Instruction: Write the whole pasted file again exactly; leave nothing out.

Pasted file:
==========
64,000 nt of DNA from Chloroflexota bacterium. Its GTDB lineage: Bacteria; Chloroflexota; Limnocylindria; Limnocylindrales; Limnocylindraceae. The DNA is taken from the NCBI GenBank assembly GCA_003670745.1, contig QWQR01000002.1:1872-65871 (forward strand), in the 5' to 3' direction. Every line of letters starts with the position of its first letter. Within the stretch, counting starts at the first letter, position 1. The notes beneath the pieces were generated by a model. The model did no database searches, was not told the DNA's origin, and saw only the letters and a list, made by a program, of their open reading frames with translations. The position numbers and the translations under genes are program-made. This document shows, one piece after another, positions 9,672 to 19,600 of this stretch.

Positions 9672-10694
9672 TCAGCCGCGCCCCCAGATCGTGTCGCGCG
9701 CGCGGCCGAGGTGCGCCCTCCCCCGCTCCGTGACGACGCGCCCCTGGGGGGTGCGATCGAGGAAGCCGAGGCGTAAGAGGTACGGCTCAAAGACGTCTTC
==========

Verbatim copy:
64,000 nt of DNA from Chloroflexota bacterium. Its GTDB lineage: Bacteria; Chloroflexota; Limnocylindria; Limnocylindrales; Limnocylindraceae. The DNA is taken from the NCBI GenBank assembly GCA_003670745.1, contig QWQR01000002.1:1872-65871 (forward strand), in the 5' to 3' direction. Every line of letters starts with the position of its first letter. Within the stretch, counting starts at the first letter, position 1. The notes beneath the pieces were generated by a model. The model did no database searches, was not told the DNA's origin, and saw only the letters and a list, made by a program, of their open reading frames with translations. The position numbers and the translations under genes are program-made. This document shows, one piece after another, positions 9,672 to 19,600 of this stretch.

Positions 9672-10694
9672 TCAGCCGCGCCCCCAGATCGTGTCGCGCG
9701 CGCGGCCGAGGTGCGCCCTCCCCCGCTCCGTGACGACGCGCCCCTGGGGGGTGCGATCGAGGAAGCCGAGGCGTAAGAGGTACGGCTCAAAGACGTCTTC